Similarly, you know your body’s limits. Pace yourself with your yardwork and use the right tools for the job. Tackle a few tasks at a time, especially if they’re physically strenuous or if it’s hot outside. Keep in mind, too, many products have telescoping poles and wands. These are some of the best yard tools for tall jobs, as they let your feet stay firmly planted on the ground and your body out of harm’s way.
If the last time you picked up a rake was a year ago, you might have forgotten those horrible blisters you got. Unfortunately, no matter how careful you are, accidents can happen, especially around motorized yard tools, sticks, weeds, and sharp equipment.
Avoid blisters, burns, cuts, and irritation by properly protecting your hands with a nice pair of work gloves before heading out to do yard work. It's not just about protecting your hands from callouses and dirt but rather keeping you from sustaining injuries should you accidentally come into harm's way.
Similarly, wear safety glasses when working with any tools or equipment. A small rock or stick can easily flip up and cause an eye injury. When you’re working overhead, branches and debris can rain down into your eyes. Finally, keep yourself safe with eye protection—look for tinted options to shade your eyes from sunshine too.
If you want to take the hassle out of yardwork, automate whenever you can. Something as simple as a timer on a sprinkler can make a huge difference. You won’t have to rush out to turn off the sprinkler or worry that you’ve forgotten to turn off the water.
Depending on the model you choose, you can have everything from a simple timer to shut off the sprinkler after several minutes or hours all the way up to a programmable schedule that completely automates your weekly watering operation!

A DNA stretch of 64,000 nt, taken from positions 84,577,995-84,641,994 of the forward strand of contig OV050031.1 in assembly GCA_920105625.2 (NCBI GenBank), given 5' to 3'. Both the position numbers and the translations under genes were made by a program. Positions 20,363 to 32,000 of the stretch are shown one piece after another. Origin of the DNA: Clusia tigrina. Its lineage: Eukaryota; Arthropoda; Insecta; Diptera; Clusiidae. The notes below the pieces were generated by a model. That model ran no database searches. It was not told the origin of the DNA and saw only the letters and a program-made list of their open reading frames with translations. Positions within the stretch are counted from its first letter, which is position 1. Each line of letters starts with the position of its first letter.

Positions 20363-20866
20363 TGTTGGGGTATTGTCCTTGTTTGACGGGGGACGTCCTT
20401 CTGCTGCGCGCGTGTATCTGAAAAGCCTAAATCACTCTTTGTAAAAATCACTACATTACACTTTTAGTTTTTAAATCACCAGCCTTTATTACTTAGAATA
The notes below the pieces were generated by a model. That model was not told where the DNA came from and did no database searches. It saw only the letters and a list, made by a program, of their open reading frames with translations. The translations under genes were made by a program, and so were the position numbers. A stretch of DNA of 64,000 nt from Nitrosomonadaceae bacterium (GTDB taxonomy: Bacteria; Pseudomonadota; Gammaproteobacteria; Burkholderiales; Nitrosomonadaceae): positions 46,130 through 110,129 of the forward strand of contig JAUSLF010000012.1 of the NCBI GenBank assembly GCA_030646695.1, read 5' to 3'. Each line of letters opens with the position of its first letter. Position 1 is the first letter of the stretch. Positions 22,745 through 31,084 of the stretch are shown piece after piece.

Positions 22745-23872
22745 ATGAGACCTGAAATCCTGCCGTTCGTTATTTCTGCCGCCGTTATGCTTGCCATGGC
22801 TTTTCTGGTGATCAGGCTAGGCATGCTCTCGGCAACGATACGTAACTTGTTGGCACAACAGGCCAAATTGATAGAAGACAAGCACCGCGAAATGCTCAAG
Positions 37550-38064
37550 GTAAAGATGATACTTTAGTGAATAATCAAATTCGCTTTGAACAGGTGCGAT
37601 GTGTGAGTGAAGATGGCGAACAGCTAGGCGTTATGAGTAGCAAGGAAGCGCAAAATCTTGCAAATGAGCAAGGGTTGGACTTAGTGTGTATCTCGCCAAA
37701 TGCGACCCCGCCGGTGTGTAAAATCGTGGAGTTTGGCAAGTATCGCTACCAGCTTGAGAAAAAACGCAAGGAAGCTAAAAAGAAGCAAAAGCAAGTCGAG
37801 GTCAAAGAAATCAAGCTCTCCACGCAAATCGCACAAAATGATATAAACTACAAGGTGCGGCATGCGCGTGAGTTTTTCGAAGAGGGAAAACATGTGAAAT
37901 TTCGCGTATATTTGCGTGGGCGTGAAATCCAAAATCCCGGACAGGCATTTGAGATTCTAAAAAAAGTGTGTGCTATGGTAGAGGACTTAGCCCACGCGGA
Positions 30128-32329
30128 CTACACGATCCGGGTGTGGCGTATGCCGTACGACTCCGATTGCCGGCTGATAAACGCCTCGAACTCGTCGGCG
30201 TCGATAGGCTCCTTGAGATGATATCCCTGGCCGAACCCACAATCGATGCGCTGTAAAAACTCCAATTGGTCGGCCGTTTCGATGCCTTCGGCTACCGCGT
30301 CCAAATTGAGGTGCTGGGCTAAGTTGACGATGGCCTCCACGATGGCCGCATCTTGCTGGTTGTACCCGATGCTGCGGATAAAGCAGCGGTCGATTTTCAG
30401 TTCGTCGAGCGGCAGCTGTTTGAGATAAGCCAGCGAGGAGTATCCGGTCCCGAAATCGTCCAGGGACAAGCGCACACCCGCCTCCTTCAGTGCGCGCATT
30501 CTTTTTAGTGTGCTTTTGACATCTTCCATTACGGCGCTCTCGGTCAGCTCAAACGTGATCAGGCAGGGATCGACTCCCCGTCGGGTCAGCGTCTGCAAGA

Back strain is a common concern when it comes to yard work. Save your back with a few ergonomic yard tools. For example, if you hate bending down to weed, consider switching to a stand-up weeder instead of a hand trowel. No longer will you suffer from a weeding-induced sore back because these tools keep you from bending and stooping to clear your garden of invasive plants.
Another great option to help your back is a non-collapsing leaf bag. Not only do these bags make yard cleanup easier, but you won’t need to struggle against the wind to hold open a sack and balance blowing leaves atop a rake. Instead, you can quickly and efficiently collect lawn clippings, yard waste, and more.
Another great option for saving your back is a garden cart. A rolling garden cart allows you to pull items alongside your work. You won’t need to stoop and bend, and you'll prevent back strain by easily carrying everything you need to weed and plant right on the cart.
With the right tools and equipment for yardwork, you’ll expend less effort and get an even better result. You will avoid injury and stress and feel the pride and satisfaction of having a beautiful, well-maintained yard. If you’re looking for the best yard tools, Do it Best has everything you need for a yard where you’ll love to spend time.